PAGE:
Sylvia Hawkins (Bartholomew in the 1950’s) remembers learning domestic science and cookery “I was a pupil at the Thatcham Council School (now Francis Baily) I walked to the Bluecoat School in the early fifties for lessons. As you went into the main room there was a row of cookers and a range on the left-hand wall. I think the range burned solid fuel as I remember a chimney on the outside wall. There was a row of four to six desks down the middle of the room. There were 15 to 20 pupils and the blackboard was in the right-hand corner by the main door. A small round stove with iron railings around it heated the room, and must have burned coke as I can remember a strong smell of sulphur. There was an uneven, well-worn wooden floor, which was never polished. During breaks from lessons we went outside where there was just enough room though it was a bit of a squeeze. The toilets were an old brick building on the side facing Harts Hill, they were awful, spooky and full of spiders”

“I started to learn to cook when I was ten years old. Our first lessons were domestic science. I had to take a handkerchief to school to launder it. I had to boil it in an old saucepan on top of the cooker to clean it properly, then wring it out by hand, hang it up to dry, then iron it. We did not have electric irons so we heated the (flat) iron on top of the cooker. I also remember being taught how to clean hairbrushes.”

“I was taught how to make bread and put the loaf on the warm range to rise. One day there was a lesson on making and tossing pancakes. I was far too nervous to toss my pancake but one girl tossed hers right up into the rafters and there it stayed until it disintegrated. Once I remember making a cheese and potato pie which I took home, it was so small that with a family of four there was only enough to have a spoonful each and Mum had to find another dish to satisfy everyone. My Aunt Doris who was much older than me went to the Bluecoat School for cookery classes in the evening. These days my lads prefer pizzas and modern food so I don’t do much ‘old-fashioned’ cooking.”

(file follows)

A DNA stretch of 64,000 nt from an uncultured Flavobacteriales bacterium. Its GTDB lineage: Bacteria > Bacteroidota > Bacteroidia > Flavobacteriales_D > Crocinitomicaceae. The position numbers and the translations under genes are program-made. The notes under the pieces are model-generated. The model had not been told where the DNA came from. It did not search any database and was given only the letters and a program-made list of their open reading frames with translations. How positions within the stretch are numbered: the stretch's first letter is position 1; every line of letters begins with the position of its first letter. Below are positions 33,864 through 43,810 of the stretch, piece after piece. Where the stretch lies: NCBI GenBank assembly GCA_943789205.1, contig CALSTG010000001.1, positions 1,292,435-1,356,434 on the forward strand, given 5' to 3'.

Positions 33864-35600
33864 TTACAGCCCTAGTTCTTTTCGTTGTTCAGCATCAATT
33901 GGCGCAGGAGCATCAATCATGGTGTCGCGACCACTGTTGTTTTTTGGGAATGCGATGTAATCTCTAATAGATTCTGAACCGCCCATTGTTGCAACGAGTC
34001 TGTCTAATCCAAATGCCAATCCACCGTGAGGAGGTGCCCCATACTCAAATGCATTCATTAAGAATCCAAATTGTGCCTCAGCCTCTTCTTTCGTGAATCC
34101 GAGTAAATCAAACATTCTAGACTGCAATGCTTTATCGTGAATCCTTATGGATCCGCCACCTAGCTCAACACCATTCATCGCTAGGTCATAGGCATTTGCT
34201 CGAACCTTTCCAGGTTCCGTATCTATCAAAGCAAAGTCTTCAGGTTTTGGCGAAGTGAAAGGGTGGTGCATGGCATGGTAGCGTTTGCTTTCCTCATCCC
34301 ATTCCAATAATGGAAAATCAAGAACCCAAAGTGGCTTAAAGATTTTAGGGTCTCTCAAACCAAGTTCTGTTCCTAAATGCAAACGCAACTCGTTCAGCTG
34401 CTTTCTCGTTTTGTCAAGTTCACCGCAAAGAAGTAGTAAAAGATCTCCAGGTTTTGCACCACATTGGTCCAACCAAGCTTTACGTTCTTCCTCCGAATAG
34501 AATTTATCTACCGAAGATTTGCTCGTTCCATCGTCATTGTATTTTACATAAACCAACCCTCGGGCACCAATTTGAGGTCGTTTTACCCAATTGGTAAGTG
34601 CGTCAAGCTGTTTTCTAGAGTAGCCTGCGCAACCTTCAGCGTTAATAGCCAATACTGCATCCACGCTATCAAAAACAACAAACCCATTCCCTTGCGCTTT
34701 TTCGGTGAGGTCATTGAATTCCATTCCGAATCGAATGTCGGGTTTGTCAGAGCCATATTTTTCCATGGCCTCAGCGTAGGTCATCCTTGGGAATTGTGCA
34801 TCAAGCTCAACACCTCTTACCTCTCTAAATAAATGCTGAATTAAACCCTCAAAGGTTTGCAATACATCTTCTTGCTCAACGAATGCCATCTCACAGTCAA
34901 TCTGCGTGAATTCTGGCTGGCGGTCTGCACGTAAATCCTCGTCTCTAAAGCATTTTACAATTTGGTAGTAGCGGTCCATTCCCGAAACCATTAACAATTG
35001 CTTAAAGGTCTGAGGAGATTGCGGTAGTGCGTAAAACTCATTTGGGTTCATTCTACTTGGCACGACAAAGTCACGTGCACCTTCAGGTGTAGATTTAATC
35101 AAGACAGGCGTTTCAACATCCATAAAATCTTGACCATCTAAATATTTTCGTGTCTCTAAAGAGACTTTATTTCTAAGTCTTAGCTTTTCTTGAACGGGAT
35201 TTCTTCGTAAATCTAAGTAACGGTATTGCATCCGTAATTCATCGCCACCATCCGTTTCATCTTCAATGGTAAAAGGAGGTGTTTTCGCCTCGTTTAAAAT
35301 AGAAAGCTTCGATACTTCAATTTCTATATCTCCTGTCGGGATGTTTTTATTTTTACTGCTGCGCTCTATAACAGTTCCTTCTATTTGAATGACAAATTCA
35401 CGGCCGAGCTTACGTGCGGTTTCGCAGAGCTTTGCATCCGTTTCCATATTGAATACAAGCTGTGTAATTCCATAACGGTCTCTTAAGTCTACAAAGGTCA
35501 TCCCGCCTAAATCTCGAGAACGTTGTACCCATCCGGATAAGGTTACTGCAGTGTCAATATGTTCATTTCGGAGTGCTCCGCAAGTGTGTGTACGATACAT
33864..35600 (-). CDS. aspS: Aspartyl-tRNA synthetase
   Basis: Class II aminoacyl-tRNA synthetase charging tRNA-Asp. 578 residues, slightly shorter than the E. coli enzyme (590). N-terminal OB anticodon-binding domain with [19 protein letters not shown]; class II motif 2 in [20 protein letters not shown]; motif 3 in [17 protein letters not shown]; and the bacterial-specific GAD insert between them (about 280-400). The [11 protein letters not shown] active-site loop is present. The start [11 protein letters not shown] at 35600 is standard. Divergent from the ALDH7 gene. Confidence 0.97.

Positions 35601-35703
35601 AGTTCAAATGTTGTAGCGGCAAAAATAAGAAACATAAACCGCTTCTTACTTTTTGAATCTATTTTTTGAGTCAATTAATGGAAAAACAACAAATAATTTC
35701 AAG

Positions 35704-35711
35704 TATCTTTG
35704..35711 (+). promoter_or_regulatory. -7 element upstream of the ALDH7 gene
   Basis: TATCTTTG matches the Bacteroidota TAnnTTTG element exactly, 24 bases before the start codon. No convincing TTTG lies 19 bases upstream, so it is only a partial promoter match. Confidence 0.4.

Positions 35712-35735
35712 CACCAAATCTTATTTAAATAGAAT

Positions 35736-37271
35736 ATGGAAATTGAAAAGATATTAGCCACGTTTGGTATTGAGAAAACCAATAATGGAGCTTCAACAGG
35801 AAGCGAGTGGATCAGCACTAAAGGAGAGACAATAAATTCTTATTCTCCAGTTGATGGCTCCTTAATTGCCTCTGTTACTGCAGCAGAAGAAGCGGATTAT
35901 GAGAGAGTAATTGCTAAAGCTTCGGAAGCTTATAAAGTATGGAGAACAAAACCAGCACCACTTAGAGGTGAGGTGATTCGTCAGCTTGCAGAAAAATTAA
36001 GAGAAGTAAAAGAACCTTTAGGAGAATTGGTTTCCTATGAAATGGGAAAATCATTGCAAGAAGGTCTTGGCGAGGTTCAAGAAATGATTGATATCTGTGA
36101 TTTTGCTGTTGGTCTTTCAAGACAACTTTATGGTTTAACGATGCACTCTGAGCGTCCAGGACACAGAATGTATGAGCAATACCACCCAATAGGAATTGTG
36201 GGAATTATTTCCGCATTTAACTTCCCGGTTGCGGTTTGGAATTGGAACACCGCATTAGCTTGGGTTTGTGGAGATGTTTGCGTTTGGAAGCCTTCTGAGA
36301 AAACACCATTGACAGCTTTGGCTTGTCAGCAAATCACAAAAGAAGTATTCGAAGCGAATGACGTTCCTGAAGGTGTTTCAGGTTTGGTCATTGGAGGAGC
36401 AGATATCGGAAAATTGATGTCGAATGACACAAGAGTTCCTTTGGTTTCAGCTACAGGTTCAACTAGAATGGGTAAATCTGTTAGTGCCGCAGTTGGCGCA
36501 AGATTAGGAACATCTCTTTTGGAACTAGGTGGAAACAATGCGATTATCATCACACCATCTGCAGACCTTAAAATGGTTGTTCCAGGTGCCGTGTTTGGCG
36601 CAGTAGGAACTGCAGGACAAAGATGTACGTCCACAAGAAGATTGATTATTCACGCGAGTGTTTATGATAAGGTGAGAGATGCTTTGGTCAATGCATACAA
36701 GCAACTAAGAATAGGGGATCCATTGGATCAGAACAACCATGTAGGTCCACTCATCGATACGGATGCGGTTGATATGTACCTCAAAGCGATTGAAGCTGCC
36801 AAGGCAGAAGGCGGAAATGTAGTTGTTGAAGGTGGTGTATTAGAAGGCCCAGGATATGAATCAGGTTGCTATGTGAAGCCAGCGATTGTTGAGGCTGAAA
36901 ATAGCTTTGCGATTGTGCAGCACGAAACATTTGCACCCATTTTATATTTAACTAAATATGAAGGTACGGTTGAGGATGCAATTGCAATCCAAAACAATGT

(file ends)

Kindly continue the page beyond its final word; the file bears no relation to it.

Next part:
“My Granny lived in Dunstan Green Road (now Harts Hill Road) so the Bluecoat School has always been a Thatcham Landmark for me.”

David Bonner who now lives in Lower Way also had lessons at the Old Bluecoat School:

“I started as a pupil at the old Council School but in 1958, when it opened, I transferred to the Kennet School. I did not have practical lessons at the Bluecoat School but I remember going there and to the Parish Hall for ‘O’ level maths and geography. The Kennet school was not big enough! Every day we had eight lessons each one lasting 35 minutes, if we had a double lesson (i.e. 70 minutes) we went to the Bluecoat School or the Parish Hall. Our maths teacher was a Mr Jones and a Mr Frank Graham who has been my form master at the Council School, taught geography. We carried our books backwards and forwards for the lessons for about eighteen months in the early 1960’s. I remember the desks in the middle of the room at the Bluecoat School. There were around 15 pupils and we sat 2 or 3 to a desk. Outside was a high wooden fence and a gate with pointed tops.”

“My wife went to Shaw House School and out two sons to the Kennet School. One son lives in Newbury and the other in Thatcham, so we have strong local connections and memories.”